- About Us
- Hepatitis C Baby Boomer Resources
- NVHR Hepatitis C State Specific Resources Pages
- Hepatitis C Treatment Access
The National Viral Hepatitis Roundtable Decries the Ban on Use of Federal Funds for Syringe Exchange
The National Viral Hepatitis Roundtable (NVHR) condemns the imposition of a ban on use of federal funds for syringe exchange in the omnibus spending bill. The FY 2012 omnibus, passed today in the House and expected to pass in the Senate tomorrow, reinstates a complete ban on use of federal funding for syringe exchange programs. This reversal of federal policy represents a huge step backwardin the fight to eliminate hepatitis C and other blood-borne viruses, despite numerous studies demonstrating that access to sterile syringes reduces the incidence of HIV and viral hepatitis.
Access to sterile syringes a cost effective life saving measure, and syringe exchange programs also connect people who use drugs to substance use treatment and medical care. “For two years, since the original lifting of the ban, syringe exchange programs around the country have worked closely with local law enforcement and health officials to make syringe access a part of their communities’ HIV and viral hepatitis prevention strategies,” said Daniel Raymond, chair of NVHR and policy director for the Harm Reduction Coalition in New York City. “In a year when the Department of Health and Human Services’Viral Hepatitis Action Plan endorsed syringe access as a cornerstone of viral hepatitis prevention, this terrible setback will result in new infections and increased medical costs.”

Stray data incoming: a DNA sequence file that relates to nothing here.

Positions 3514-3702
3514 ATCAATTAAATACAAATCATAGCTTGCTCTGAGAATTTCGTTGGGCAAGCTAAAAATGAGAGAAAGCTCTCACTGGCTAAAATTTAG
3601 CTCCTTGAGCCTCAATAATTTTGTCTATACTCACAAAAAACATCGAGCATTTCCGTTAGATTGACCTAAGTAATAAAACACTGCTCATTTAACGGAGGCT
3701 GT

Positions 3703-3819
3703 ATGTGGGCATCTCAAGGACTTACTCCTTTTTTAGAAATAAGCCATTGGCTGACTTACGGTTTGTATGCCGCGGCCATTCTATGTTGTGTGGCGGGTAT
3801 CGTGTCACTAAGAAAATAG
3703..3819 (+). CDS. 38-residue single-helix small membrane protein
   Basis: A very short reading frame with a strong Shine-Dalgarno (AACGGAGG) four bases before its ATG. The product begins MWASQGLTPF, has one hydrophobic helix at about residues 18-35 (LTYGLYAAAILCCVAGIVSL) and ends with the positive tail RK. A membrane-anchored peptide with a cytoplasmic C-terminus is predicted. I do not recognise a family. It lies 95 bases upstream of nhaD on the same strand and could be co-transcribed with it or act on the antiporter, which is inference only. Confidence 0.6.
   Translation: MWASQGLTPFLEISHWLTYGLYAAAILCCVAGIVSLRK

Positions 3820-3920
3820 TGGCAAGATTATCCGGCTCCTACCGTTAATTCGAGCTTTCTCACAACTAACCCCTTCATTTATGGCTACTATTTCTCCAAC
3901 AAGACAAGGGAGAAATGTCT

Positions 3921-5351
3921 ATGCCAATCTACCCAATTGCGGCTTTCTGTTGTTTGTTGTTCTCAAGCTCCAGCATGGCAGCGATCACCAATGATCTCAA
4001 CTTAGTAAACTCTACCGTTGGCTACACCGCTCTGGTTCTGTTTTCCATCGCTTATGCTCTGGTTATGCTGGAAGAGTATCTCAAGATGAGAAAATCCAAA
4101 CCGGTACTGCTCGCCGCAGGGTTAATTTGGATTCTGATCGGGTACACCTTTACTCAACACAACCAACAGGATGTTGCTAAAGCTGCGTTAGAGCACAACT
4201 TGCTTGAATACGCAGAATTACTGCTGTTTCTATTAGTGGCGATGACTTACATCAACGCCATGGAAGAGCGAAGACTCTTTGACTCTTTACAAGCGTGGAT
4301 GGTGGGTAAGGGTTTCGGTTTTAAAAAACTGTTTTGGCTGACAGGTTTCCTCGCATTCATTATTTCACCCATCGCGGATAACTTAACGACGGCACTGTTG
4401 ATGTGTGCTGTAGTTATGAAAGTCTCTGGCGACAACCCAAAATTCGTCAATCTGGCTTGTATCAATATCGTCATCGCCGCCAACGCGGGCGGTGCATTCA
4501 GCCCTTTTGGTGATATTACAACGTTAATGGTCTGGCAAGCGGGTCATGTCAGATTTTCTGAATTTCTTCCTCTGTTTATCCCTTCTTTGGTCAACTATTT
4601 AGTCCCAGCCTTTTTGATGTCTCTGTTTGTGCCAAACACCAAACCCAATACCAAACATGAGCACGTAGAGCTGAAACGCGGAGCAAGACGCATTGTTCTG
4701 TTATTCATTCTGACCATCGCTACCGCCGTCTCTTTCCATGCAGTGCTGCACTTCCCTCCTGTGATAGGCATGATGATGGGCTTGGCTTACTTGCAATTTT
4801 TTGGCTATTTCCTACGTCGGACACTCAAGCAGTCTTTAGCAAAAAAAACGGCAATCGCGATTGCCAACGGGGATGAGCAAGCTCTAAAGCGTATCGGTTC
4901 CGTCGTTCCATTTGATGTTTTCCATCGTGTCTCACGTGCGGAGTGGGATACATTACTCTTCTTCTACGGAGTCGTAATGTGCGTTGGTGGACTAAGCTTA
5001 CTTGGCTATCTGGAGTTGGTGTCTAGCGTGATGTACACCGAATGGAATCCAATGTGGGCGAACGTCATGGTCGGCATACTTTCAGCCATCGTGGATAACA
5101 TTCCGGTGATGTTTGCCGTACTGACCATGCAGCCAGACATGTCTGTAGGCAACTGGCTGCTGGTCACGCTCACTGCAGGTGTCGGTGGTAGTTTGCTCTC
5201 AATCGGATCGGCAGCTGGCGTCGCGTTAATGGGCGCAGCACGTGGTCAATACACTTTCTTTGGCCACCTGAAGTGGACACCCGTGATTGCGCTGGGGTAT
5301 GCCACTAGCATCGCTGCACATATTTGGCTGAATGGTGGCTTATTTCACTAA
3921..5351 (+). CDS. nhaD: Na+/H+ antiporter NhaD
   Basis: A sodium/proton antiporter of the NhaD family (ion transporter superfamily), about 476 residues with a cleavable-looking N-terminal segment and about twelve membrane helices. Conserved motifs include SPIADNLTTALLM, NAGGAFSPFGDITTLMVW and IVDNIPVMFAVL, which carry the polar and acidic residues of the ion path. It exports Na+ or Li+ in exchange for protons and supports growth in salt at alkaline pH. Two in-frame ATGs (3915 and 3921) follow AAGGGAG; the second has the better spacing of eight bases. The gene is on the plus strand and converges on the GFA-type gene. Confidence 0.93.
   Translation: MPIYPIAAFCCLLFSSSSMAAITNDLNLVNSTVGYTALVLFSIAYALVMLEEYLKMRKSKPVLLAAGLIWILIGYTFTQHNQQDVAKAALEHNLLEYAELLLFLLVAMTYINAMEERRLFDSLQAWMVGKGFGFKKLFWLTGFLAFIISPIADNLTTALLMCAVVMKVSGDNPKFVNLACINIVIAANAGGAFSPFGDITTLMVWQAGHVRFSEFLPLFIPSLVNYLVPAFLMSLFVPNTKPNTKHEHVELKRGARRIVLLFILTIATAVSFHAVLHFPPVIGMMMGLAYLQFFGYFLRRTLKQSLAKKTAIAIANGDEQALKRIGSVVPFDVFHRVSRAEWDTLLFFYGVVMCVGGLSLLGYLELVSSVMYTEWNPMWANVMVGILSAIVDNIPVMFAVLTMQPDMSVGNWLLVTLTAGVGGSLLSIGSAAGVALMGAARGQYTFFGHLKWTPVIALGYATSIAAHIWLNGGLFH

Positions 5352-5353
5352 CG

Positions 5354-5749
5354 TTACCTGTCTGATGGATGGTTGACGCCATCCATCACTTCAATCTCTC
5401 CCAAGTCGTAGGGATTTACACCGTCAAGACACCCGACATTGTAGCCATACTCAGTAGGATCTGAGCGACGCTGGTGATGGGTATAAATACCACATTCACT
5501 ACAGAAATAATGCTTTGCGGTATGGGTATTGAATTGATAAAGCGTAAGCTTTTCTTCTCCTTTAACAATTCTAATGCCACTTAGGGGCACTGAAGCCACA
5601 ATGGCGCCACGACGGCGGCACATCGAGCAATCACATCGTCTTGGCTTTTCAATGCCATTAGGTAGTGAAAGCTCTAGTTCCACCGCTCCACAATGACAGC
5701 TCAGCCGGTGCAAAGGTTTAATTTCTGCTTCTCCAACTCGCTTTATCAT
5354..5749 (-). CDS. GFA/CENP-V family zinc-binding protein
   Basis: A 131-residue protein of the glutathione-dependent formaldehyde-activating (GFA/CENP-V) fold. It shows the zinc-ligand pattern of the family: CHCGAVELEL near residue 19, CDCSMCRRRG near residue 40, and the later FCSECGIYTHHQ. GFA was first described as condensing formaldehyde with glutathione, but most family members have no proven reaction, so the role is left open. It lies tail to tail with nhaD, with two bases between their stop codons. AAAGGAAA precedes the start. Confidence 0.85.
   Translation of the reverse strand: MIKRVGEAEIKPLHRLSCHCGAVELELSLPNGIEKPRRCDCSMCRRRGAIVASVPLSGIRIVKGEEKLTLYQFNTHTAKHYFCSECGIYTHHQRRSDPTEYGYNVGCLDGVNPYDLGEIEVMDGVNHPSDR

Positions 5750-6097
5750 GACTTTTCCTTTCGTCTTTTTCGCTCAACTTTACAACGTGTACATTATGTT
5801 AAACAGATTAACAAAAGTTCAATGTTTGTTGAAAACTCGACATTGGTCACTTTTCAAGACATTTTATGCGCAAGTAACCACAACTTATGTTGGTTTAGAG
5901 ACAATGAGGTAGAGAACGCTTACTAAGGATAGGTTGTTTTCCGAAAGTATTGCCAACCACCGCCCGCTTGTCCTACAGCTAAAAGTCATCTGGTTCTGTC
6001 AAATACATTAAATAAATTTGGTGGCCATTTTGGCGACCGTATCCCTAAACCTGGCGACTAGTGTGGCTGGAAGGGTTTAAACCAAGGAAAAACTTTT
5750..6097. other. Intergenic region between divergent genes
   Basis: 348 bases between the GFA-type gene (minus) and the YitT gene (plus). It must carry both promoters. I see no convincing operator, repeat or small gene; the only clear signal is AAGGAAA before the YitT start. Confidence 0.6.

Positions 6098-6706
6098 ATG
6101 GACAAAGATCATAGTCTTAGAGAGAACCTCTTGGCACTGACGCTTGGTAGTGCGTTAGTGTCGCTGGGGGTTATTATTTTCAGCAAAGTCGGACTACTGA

“We cannot afford to ignore the evidence and turn back the clock on disease prevention, at a time when many parts of the country – particularly in rural and suburban areas – are reporting rising hepatitis C rates among adolescents and young adults,” Raymond continued. “NVHR will continue to fight for syringe exchange and all of the public health tools and strategies needed to prevent a new wave of infections among the next generation of injection drug users. We call upon Congress and the Administration to move swiftly to reverse this damaging policy.”
The National Viral Hepatitis Roundtable is a coalition of public, private, and voluntary organizations dedicated to reducing the incidence of infection, morbidity and mortality from viral hepatitis in the United States.